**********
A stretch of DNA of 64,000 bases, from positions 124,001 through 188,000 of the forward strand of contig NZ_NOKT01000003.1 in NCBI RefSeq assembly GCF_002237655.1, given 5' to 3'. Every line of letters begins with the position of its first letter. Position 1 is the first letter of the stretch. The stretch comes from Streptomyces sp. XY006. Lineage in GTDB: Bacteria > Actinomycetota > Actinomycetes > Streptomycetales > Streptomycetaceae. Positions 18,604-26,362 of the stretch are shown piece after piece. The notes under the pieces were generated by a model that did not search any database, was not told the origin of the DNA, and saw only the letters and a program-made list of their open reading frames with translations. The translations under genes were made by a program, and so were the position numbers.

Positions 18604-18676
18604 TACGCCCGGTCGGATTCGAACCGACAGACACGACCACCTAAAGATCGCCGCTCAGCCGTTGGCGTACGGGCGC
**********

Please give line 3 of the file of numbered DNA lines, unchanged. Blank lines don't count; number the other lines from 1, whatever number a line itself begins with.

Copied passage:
18604 TACGCCCGGTCGGATTCGAACCGACAGACACGACCACCTAAAGATCGCCGCTCAGCCGTTGGCGTACGGGCGC